Unlike some drugs, Effexor is a medication that requires you be vigilant about taking the drug in the correct dosage as prescribed by your doctor. Though Wyeth Pharmaceuticals, the maker of this drug, stresses that it isn't habit-forming like a narcotic or a stimulant, it doesn't take much to induce what's called "discontinuation syndrome" in some people. That's why doctors stress that you should take the drug as prescribed and only taper off of the drug under their strict supervision and using their guidance.
The official Effexor website reports that discontinuation symptoms can occur if you miss as little as a few doses. The Australian and New Zealand Journal of Psychiatry goes one step further; it reports that some patients have experienced these adverse effects in as little as one missed dose. These symptoms may also occur when you take too little of the drug.
Discontinuation symptoms are diverse. On the physical side of things, you may begin to shake or sweat a lot. You may experience headaches, an upset stomach and find it difficult to concentrate, according to the American Journal of Psychiatry. Another troubling symptom involves changes in your blood pressure, usually resulting in higher blood pressure numbers.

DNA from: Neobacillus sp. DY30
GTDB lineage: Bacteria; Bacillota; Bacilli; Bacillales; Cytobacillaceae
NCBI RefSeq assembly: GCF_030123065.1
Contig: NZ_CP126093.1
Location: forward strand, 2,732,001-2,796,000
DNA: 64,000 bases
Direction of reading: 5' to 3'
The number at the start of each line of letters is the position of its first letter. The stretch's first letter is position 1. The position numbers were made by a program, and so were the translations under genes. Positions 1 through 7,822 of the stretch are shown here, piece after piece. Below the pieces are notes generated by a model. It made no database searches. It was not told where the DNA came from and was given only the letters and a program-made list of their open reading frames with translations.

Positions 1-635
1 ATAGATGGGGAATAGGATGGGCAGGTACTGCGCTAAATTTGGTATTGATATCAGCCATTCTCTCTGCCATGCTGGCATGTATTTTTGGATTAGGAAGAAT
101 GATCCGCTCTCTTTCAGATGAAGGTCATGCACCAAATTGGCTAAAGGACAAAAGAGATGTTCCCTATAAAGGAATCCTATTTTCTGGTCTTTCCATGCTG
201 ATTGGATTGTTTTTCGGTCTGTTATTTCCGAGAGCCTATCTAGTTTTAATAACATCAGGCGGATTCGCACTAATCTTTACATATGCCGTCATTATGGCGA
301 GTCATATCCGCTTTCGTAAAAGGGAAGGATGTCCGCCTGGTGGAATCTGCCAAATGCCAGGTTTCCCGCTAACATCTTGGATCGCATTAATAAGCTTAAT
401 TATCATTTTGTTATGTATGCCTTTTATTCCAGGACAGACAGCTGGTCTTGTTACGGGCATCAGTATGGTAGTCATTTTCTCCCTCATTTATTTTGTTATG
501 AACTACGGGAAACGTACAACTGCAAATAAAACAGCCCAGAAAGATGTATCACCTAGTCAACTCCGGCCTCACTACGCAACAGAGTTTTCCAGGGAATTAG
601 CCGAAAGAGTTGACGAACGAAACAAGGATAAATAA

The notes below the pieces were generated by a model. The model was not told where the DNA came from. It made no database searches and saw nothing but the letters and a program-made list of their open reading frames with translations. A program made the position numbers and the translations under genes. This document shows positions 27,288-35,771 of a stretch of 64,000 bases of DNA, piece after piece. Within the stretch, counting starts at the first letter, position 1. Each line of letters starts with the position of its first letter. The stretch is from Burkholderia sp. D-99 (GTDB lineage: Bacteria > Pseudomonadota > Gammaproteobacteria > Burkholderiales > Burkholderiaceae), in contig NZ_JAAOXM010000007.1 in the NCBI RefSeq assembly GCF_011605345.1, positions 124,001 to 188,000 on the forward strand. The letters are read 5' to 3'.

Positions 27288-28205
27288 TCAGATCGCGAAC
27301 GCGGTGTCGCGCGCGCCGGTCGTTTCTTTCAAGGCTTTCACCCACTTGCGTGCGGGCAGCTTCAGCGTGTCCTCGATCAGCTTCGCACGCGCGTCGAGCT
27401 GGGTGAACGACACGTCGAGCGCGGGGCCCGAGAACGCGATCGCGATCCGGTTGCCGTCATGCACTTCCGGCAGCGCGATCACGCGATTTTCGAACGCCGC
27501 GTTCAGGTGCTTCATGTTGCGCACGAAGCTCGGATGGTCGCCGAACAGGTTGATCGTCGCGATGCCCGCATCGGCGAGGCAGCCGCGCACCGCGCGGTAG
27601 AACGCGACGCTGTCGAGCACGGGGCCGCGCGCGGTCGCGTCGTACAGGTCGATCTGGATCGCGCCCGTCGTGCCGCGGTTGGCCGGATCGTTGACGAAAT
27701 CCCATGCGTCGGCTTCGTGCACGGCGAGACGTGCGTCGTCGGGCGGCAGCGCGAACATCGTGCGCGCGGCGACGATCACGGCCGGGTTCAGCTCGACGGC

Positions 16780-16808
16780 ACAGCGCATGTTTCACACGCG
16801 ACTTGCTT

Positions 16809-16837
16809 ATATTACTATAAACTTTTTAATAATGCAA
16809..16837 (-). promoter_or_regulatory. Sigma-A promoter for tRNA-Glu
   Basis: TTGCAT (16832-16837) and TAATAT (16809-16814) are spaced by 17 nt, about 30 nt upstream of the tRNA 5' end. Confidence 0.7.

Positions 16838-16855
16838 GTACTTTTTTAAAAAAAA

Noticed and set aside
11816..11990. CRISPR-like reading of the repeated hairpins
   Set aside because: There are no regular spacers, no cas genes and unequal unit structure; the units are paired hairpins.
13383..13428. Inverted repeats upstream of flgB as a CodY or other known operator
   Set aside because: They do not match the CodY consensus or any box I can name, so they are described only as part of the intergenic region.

The symptoms associated with missing your dose of Effexor are not limited to the physical. You may feel irritable and begin to see or hear things that aren't there. In addition, the problems that the drug is supposed to treat, anxiety and depression, may actually be worsened. A particularly unnerving, yet relatively common discontinuation symptom is what's called brain zaps, according to the Journal of Clinical Psychopharmacology. These "zaps" are just as they sound — the sensation of electric shocks in your brain, radiating within the head.
The reason why discontinuation symptoms happen, and happen so quickly, is due to the short half-life of the drug, according to the American Journal of Psychiatry. Other drugs that share Effexor's class, such as paroxetine, also contribute to discontinuation symptoms if they are stopped, if only for a short time, due to their abbreviated half-life.
As soon as you miss a dose, take it again at your next regularly scheduled time, according to Wyeth Pharmaceuticals. Never try to "make up for it" by taking two doses at one time, for example. This can be dangerous. You may put yourself at risk for a whole slew of other side effects if you overdose. As soon as you start taking the drug again, the physical and mental changes associated with missing a dose or two should subside.